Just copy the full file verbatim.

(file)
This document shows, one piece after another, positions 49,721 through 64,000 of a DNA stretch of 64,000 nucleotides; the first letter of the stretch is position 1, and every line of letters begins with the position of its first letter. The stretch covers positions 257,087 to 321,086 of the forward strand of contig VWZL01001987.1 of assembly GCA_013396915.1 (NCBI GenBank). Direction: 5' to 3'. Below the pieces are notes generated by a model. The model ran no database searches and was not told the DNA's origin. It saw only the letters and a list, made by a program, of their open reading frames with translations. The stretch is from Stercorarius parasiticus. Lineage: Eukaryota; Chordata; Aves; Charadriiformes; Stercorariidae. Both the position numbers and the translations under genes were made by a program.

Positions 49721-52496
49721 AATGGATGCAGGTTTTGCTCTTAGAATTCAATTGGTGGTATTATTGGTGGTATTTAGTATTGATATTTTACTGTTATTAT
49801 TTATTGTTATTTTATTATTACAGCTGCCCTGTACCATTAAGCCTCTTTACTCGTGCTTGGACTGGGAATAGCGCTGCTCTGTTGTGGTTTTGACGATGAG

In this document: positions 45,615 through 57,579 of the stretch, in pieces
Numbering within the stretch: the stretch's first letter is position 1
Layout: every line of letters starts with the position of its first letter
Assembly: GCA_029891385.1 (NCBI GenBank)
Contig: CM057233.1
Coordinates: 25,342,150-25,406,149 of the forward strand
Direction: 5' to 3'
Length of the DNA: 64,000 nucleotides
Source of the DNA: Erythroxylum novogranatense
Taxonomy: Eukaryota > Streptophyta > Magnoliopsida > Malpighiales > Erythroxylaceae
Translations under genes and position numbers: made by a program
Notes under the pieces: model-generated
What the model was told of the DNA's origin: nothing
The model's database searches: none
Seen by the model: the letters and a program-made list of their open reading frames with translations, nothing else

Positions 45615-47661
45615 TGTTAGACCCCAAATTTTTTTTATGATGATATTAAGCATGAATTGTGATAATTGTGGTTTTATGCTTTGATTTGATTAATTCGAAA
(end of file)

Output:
This document shows, one piece after another, positions 49,721 through 64,000 of a DNA stretch of 64,000 nucleotides; the first letter of the stretch is position 1, and every line of letters begins with the position of its first letter. The stretch covers positions 257,087 to 321,086 of the forward strand of contig VWZL01001987.1 of assembly GCA_013396915.1 (NCBI GenBank). Direction: 5' to 3'. Below the pieces are notes generated by a model. The model ran no database searches and was not told the DNA's origin. It saw only the letters and a list, made by a program, of their open reading frames with translations. The stretch is from Stercorarius parasiticus. Lineage: Eukaryota; Chordata; Aves; Charadriiformes; Stercorariidae. Both the position numbers and the translations under genes were made by a program.

Positions 49721-52496
49721 AATGGATGCAGGTTTTGCTCTTAGAATTCAATTGGTGGTATTATTGGTGGTATTTAGTATTGATATTTTACTGTTATTAT
49801 TTATTGTTATTTTATTATTACAGCTGCCCTGTACCATTAAGCCTCTTTACTCGTGCTTGGACTGGGAATAGCGCTGCTCTGTTGTGGTTTTGACGATGAG

In this document: positions 45,615 through 57,579 of the stretch, in pieces
Numbering within the stretch: the stretch's first letter is position 1
Layout: every line of letters starts with the position of its first letter
Assembly: GCA_029891385.1 (NCBI GenBank)
Contig: CM057233.1
Coordinates: 25,342,150-25,406,149 of the forward strand
Direction: 5' to 3'
Length of the DNA: 64,000 nucleotides
Source of the DNA: Erythroxylum novogranatense
Taxonomy: Eukaryota > Streptophyta > Magnoliopsida > Malpighiales > Erythroxylaceae
Translations under genes and position numbers: made by a program
Notes under the pieces: model-generated
What the model was told of the DNA's origin: nothing
The model's database searches: none
Seen by the model: the letters and a program-made list of their open reading frames with translations, nothing else

Positions 45615-47661
45615 TGTTAGACCCCAAATTTTTTTTATGATGATATTAAGCATGAATTGTGATAATTGTGGTTTTATGCTTTGATTTGATTAATTCGAAA